An industry group that represents the telecommunications sector has called for a focus on securing the data employed by artificial intelligence systems to be incorporated into a government-backed ethical framework for AI.
Earlier this year the government launched a consultation on developing an ethical framework for AI, commissioning a discussion paper from the CSIRO’s Data61.
“AI has the potential to provide real social, economic, and environmental benefits – boosting Australia’s economic growth and making direct improvements to people’s everyday lives,” industry, science and technology minister Karen Andrews said at the time.
“But importantly, we need to make sure people are heard about any ethical concerns they may have relating to AI in areas such as privacy, transparency, data security, accountability, and equity.
“The impact of AI is likely to be widespread and we have an imperative to ensure the best possible outcomes; while the community needs to be able to trust that AI applications are safe, secure and reliable.”
The Data61 paper outlined eight core principles that it said “should be seen as goals that define whether an AI system is operating ethically”.
Those principles, elaborated on in the paper (PDF), are: Generates net-benefits; do no harm; regulatory and legal compliance; privacy protection; fairness; transparency and explainability; contestability; and accountability.
In its contribution to the consultation, which is being run by the Department of Industry, Innovation and Science, telco group Communications Alliance said that an additional principle focused on security should be incorporated into the framework.
“AI will pose a significant challenge from a cyber security perspective as large volumes of centralised data create a ‘honeypot’ that is likely to be targeted by criminal actors,” the group’s written submission to the consultation said.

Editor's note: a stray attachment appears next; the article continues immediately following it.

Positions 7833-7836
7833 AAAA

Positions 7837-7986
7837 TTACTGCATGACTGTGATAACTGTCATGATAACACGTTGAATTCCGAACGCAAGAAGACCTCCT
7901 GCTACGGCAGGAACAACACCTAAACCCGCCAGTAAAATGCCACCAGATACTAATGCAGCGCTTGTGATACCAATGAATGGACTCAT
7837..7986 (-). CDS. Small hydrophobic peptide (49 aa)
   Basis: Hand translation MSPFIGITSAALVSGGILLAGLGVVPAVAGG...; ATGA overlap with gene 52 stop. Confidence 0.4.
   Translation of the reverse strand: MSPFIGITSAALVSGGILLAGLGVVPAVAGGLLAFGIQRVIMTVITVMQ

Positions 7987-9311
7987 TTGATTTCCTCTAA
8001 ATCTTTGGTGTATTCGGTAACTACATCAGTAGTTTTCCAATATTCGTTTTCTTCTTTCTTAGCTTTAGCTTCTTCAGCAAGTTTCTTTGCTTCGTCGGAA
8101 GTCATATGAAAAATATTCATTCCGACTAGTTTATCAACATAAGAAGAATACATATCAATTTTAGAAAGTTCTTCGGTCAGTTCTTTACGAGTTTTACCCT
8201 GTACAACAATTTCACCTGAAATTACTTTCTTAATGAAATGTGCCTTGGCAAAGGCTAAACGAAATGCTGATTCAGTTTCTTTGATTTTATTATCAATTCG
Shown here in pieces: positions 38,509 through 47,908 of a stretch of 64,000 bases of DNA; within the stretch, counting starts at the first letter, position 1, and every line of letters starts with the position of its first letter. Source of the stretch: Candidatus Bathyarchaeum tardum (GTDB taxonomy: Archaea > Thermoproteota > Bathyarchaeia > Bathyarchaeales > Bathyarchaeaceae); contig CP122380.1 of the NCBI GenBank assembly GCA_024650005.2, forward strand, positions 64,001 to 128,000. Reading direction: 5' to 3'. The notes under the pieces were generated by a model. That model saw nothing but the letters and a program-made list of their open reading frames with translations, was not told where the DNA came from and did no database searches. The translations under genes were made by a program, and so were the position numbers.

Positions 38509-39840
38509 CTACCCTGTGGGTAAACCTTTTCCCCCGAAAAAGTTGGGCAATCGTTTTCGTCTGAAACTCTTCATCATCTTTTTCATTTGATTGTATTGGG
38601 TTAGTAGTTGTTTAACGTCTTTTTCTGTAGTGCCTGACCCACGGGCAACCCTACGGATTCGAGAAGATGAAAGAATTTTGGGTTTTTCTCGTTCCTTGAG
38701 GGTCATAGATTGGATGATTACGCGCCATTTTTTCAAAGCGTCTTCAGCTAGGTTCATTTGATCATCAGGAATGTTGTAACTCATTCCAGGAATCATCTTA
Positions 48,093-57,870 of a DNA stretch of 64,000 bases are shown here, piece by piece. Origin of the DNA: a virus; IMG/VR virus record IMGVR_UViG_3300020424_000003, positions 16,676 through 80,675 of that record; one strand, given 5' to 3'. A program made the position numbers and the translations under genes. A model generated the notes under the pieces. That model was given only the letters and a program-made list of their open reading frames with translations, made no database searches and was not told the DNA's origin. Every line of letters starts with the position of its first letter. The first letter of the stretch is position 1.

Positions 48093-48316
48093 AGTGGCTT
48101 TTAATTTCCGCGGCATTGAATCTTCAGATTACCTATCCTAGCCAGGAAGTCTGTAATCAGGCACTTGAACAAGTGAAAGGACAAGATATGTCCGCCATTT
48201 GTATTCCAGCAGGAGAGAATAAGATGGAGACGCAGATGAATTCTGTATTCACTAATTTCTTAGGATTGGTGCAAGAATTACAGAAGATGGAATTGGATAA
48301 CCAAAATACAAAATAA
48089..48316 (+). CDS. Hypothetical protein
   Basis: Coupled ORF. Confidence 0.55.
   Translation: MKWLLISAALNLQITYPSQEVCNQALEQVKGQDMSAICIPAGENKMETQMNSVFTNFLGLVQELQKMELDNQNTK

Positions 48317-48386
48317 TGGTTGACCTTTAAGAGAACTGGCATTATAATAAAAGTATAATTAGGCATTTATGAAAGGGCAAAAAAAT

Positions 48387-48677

“In addition, the power of AI systems is likely to present an attractive target for those who seek to exert control through the use of AI and who wish to manipulate AI systems.”
“AI itself may also facilitate very complex cyber attacks against companies and Government organisations,” the document adds.
“It can be argued that securing the powerful AI that we create must be part of an ethical consideration rather than a mere commercial implication or prerequisite to applying other principles, such as the privacy protection principle.”
Such a principle would also boost the alignment of the ethics framework with other international principles, such as the OECD Principles, the group argues.
The submission takes issue with what it described as a “relatively broad” definition of AI. The consultation paper uses as its definition of AI a “collection of interrelated technologies used to solve problems autonomously and perform tasks to achieve defined objectives without explicit guidance from a human being”.
“Based on this definition, it will be difficult to discern when a certain activity or technology constitutes AI,” Communications Alliance argues – although the group’s submission acknowledges that is a “difficulty that would likely arise with most, if not all, definitions of AI.”
In general, the group says that the Data61 paper is “constructive and balanced in tone”. However, it also warns against any over-regulation of AI. Instead the government should consider whether existing frameworks and regulations can “accommodate evolving new technologies” and only consider intervening when there is a clear “failure of markets to produce the desired outcome”.